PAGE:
A metal organic framework material opens the door for deeper than ever biological imaging
PITTSBURGH — A team from the Department of Chemistry has established an approach for the creation of a metal-organic framework material that provides new perspectives for the sensitization of near-infrared luminescent lanthanide ions, including unprecedented possibilities of imaging deeper in tissues for more comprehensive studies of biological systems with light.
Professor Nathaniel Rosi and his team worked with Professor Stephane Petoud, INSERM Research Director for the Center for Molecular Biophysics in France and Adjunct Professor in the Department of Chemistry on the paper, “Ship-in-a-bottle preparation of long wavelength molecular antennae in lanthanide metal-organic frameworks for biological imaging.”
The research details the process in which small molecular precursors are loaded into the rigid three-dimensional cavities within lanthanide metal-organic frameworks, where they combine to form a dense array of extended molecular systems that work as an “antennae” that sensitize the lanthanide cations with long wavelengths excitation light. Those long wavelengths activate the near infrared emitting properties of the lanthanide, which may help to create images of areas located more deeply within biological systems.
Rosi also noted the luminescence from lanthanides lasts longer than background radiation in standard biological images, so researchers will have a time advantage when studying lanthanide samples.
“We’ve achieved a system that’s sufficiently bright, that we can see using biological imaging in the near infrared. We can also excite it at long wavelengths, up to 600 nanometers which is highly desired so as not to disturb the biological systems.” said Rosi.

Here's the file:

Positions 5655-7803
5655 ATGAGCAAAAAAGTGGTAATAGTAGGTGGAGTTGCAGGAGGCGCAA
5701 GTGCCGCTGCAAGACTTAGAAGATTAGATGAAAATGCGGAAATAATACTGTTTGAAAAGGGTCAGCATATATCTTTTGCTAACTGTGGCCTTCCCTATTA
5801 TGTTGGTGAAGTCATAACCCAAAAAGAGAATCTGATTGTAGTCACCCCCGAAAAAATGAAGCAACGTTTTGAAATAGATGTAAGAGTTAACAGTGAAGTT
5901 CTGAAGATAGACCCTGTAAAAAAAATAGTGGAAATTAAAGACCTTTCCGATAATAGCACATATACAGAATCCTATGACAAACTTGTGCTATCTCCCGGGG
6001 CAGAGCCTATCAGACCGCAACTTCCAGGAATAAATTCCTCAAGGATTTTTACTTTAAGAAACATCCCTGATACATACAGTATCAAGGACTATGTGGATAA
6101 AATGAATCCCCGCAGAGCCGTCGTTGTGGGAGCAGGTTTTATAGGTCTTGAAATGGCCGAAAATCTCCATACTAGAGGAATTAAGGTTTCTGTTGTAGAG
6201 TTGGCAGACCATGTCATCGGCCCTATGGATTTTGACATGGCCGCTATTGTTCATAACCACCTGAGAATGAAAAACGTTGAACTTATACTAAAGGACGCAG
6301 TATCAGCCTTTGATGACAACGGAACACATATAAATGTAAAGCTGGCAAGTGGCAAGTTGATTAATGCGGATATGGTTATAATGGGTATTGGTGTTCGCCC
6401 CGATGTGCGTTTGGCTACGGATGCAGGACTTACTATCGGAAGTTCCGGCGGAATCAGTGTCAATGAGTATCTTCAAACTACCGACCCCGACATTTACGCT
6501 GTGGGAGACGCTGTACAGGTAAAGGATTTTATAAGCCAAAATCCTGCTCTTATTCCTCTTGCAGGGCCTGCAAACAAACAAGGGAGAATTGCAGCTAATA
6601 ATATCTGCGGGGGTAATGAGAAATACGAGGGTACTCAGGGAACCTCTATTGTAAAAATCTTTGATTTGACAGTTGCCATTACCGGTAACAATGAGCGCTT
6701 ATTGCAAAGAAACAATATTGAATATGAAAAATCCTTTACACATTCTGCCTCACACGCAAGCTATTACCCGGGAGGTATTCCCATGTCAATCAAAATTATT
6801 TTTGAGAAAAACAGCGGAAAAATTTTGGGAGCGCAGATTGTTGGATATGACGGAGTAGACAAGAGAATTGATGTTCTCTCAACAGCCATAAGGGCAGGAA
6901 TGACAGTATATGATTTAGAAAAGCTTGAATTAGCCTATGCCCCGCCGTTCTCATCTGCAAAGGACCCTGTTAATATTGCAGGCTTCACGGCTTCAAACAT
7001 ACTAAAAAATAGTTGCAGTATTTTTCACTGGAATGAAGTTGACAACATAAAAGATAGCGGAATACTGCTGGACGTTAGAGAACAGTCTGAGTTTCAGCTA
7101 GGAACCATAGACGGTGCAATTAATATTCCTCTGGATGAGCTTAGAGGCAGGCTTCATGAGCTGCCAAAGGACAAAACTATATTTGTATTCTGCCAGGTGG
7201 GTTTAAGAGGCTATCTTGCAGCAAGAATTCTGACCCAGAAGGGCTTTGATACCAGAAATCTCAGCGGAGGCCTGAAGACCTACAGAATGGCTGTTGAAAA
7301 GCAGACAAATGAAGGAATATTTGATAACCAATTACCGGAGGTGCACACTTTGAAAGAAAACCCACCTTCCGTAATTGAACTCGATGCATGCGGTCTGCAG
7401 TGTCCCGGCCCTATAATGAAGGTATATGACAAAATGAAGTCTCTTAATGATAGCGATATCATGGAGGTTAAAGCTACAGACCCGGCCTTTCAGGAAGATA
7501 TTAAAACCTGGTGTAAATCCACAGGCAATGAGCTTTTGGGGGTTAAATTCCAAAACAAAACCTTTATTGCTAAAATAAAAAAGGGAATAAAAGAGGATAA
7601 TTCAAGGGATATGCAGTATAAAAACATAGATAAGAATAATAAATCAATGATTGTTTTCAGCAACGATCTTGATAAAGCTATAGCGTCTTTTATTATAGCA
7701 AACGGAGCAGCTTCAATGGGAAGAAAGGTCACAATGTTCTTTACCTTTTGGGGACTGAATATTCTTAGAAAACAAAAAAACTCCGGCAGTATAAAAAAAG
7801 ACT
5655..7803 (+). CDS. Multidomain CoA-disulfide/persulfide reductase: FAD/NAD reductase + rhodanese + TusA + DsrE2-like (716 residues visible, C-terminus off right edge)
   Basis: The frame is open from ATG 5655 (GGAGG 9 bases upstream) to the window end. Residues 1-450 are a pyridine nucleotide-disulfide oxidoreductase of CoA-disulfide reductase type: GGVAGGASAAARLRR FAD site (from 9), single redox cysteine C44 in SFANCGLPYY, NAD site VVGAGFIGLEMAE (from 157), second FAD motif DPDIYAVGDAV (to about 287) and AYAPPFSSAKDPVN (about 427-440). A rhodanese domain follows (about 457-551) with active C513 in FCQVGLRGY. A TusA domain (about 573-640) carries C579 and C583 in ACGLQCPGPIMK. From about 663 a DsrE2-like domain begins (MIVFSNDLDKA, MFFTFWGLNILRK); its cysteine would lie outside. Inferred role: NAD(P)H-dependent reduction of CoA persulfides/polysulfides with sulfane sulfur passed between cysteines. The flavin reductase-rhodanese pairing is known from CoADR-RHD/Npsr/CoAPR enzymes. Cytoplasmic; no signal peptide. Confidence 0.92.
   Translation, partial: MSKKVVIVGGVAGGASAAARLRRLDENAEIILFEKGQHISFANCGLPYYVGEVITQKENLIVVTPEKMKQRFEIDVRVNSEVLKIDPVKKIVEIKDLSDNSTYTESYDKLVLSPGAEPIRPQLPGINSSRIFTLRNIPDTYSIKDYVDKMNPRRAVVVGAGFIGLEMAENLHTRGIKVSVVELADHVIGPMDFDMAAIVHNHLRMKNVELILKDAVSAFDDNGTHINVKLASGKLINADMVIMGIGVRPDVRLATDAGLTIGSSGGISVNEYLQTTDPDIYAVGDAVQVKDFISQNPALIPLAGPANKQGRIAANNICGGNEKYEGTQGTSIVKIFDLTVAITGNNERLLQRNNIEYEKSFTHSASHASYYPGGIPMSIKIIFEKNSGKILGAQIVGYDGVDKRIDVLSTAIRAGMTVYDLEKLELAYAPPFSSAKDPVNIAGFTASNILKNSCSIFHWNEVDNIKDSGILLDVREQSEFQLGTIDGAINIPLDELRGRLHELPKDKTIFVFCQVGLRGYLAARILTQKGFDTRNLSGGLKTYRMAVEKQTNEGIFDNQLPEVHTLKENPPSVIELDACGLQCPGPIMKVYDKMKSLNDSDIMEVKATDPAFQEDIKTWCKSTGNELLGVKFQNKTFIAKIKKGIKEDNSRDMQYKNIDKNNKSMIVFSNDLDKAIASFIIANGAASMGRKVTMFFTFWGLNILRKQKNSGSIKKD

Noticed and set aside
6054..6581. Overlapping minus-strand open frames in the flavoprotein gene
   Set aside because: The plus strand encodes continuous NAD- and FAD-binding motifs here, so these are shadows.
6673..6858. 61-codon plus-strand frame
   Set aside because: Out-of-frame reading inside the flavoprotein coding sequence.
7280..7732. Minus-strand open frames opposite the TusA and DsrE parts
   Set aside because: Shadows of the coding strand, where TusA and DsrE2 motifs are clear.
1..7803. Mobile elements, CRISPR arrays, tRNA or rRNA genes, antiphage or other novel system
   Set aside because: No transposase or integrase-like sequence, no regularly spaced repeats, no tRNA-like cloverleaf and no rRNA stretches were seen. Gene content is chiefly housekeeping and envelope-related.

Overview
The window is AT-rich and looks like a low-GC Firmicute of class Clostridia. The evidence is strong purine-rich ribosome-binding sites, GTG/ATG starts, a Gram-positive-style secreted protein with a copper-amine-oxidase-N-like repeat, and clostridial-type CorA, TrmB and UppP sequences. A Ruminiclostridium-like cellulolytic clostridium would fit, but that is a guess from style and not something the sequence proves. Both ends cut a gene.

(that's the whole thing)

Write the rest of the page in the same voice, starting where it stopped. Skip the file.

The paper published in April in the Journal of the American Chemical Society.
Rosi said this novel optical imaging agent will also help researchers detect greater numbers of biological targets from a single experiment than what is possible with current methods.
“Current limitations in imaging allow one to only detect 4 maybe 5 molecules at best in a single imaging experiment. What if we wanted to detect five or six, or 10? There are 14 lanthanide elements across the periodic table. Most of them have very distinct, sharp, luminescent signals. We can potentially make up to 10 optical imaging probes with different lanthanides and be able to detect all of them because they don’t have overlapping signals.”
Rosi’s team included graduate students Patrick Muldoon and Tian-Yi Luo, who were coauthors on the paper.